Eastern Met
East Vic
North Met
North Vic
SE Met
South Met
West Met
West Vic


Greg Barber, The Greens claims one third of Liberals preferenced The Greens, which is a large number of people not following the Liberal's preferences.

They claim only half the votes have been counted in some of their seats.


Antony Green predicting:

ALP 40
LIB 38
NAT 10


Wooo Hoo! my pre-election prediction is looking spot on.

The ALP had 55 seats. If they end up with 40 that is a loss of 15. My prediction was "This leaves the range of seats falling as 8-19, with 14-16 seats being a good middle range: which would be enough to elect a coalition government."   15 seats is right on the money! (I bet it doesn't end up on exactly 15.)


ALP still claiming that a hung parliament (44 seats) is still a possible outcome.


Antony Green's computer wasn't expecting the Country Alliance to come second to the Nationals in Shepparton.


In the early part of the election coverage, there was some talk that Justin Madden (ALP Planning Minister) might be in trouble in Essendon. As it turns out, he's safely retained his seat with 54% two party (but only 37% primary vote).


Rob Hulls (ALP) announcing that it is too close to call. It looks like there will be no concession speech tonight.
"Only Henry Bolte [has achieved four terms] in the modern era".
He concedes Carrum, formerly held my by my friend Jenny Lindell.
He thinks a hung parliament is the most likely result.


Antony Green: "The turnout is incredibly low"... Antony: that's because LOTS of people voted early. I've heard many people saying that's what they were doing. Some of them think that this is a good thing. Their theory it should be encouraged because it makes it easy to vote. I think it is a bad thing because many people voted before all the policies were launched. But maybe I'm an old fashioned fuddy duddy.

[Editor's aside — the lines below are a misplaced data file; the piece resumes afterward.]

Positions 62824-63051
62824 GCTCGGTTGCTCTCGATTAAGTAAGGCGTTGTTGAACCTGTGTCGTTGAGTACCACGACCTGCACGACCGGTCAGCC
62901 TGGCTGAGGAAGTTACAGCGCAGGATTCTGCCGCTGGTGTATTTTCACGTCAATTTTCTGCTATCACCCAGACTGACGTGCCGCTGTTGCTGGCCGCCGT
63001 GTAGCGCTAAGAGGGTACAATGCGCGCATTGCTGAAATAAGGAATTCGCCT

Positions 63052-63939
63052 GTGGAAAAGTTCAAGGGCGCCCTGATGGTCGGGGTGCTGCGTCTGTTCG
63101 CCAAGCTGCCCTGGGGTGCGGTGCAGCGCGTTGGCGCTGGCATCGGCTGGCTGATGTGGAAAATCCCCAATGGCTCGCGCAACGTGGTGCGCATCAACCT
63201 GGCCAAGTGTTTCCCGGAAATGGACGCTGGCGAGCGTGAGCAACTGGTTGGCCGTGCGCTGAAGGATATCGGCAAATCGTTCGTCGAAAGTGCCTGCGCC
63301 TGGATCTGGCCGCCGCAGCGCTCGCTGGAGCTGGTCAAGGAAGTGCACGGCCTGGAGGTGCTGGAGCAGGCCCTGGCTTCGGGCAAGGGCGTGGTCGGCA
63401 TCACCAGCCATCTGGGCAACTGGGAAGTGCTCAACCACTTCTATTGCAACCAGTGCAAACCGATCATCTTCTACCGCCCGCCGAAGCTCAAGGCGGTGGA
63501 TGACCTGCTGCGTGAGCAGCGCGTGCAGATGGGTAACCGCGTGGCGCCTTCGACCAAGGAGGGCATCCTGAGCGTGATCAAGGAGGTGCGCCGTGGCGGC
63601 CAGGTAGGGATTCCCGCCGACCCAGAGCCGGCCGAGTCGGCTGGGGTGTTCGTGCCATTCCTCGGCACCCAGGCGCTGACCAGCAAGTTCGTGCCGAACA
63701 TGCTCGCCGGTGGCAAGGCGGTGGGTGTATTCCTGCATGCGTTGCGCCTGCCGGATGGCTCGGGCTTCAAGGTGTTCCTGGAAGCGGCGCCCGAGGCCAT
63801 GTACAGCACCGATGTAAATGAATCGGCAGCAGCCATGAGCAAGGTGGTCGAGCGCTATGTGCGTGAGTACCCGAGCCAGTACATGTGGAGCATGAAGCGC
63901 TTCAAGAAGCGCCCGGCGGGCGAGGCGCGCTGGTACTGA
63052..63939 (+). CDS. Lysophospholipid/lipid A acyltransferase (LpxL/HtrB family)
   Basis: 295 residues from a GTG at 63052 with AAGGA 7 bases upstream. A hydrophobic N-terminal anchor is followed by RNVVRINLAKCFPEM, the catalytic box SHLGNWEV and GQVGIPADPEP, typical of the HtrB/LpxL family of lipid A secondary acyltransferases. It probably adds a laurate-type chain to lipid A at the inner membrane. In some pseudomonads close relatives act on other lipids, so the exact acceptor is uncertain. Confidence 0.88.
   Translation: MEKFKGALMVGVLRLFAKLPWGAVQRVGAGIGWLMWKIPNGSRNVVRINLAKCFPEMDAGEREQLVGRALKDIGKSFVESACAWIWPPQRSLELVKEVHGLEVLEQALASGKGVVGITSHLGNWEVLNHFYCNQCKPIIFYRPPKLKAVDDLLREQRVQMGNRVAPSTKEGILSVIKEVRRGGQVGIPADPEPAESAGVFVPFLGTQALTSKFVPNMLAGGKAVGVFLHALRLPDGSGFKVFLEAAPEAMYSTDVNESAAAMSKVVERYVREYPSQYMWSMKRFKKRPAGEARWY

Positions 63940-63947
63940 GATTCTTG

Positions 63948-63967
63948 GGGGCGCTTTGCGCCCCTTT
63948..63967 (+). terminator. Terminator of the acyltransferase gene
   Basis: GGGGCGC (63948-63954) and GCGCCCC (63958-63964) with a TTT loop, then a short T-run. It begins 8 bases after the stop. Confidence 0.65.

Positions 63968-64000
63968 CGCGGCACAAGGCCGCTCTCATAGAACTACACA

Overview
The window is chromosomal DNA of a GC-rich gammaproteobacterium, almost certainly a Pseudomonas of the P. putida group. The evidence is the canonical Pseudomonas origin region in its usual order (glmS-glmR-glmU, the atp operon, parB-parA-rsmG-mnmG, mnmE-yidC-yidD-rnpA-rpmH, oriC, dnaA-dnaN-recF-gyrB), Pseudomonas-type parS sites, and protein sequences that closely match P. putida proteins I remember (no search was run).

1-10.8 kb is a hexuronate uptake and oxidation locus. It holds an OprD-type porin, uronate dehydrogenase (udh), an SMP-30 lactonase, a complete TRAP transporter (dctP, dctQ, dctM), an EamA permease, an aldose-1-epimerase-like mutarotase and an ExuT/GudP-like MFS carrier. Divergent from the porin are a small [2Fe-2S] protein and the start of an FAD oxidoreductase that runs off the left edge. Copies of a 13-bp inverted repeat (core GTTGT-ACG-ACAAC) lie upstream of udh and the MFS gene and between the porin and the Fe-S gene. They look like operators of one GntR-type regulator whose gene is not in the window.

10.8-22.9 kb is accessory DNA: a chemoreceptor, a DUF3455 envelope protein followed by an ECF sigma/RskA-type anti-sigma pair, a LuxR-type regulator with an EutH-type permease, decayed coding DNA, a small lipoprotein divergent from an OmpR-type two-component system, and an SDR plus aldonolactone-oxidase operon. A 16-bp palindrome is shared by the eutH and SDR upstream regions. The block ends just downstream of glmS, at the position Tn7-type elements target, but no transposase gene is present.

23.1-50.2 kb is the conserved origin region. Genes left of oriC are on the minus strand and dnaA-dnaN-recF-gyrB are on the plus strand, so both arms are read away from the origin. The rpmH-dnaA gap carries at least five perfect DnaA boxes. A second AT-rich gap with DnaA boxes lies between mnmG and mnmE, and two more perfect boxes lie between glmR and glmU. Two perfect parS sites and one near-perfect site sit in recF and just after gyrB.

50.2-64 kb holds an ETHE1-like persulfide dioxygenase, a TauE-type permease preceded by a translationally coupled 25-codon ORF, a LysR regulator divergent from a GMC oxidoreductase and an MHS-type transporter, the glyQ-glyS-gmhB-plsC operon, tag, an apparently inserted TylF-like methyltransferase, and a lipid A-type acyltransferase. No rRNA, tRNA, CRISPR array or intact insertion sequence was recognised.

Most times when the ABC does a live cross to a candidate, there is a 'hissing' noise in the background. It sounds like static. It's caused by rain/water on the roads.


ALP (Daniel Andrews) claims low turnout means the ABC computer's projections can't be trusted.


Ian Henderson (ABC) says it took him an hour to vote today. I wonder how much of this was due to the use of Netbooks to tick people off the rolls instead of printed voter lists. There were only three desks handing out ballot papers to voters in the seat of Melbourne at the Victoria University (Flinders Street) polling station.

ALP 39 (possibly 40)
LIB 35 (including Bentleigh) (possibly 38)
NAT 10


Given my earlier prediction, I should have bet on the Coalition winning and won a substantial amount of money.  Better odds than Tattslotto.


We're in that nervous time when no one knows: who will speak first, Brumby or Baillieu?


The number of red lollies that Antony Green is allowed to consume during election broadcasts is restricted. Who knows what might happen if he had too many.


David Davis (Lib) thinks 44 seats secure with 3-4 opportunities.


John Brumby speaks.

"Most likely result is a hung parliament".

Perhaps it's time for the ALP to study How to Succeed in a Hung Parliament, an article in Quadrant about a hung parliament in NSW in 1911. It's an interesting (and amusing) story.

Brumby claims his current Chief of Staff is "up there with the best of them"... (Julia Gillard was one of his earlier Chiefs of Staff, so it would be dangerous for him to claim the current one is the best he's had.)

550,000 pre-poll votes still to be counted (out of a total electorate of 3.6 million). Brumby says his government will be the Caretaker Government. And somehow "the work starts tomorrow"... well... I would have thought Caretaker conventions would limit that somewhat.

It sounds rather like a campaign launch speech.


If it is 44 members each way, how would parliament operate?... ahh, there'd be a good reason for avoiding even numbers of members in a parliament.


Peter Ryan. "Unlikely result is that it will be a hung parliament. The likely result is that we will form government."
Brumby's speech a "Denial of reality".


Ted Baillieu on the stage.. with wife and daughters.
"The final outcome may still be uncertain" (lots of laughs). "But what is clear is that there has been a huge swing against the Labor government".
"I thank the volunteers of all parties who stood in the rain today and felt the refreshing rain of renewal"

"The election's not over. The count goes on. We're ready to govern."


So: Both Brumby and Baillieu say they are ready to govern. If it is split 44/44, maybe the only solution will be to have a "Grand Unity" government (of 88 people to nil).

On that most improbable note, I think I'll sign off for the night!

Comments (3)
Anthony Holmes November 27th, 2010 02:33:27 PM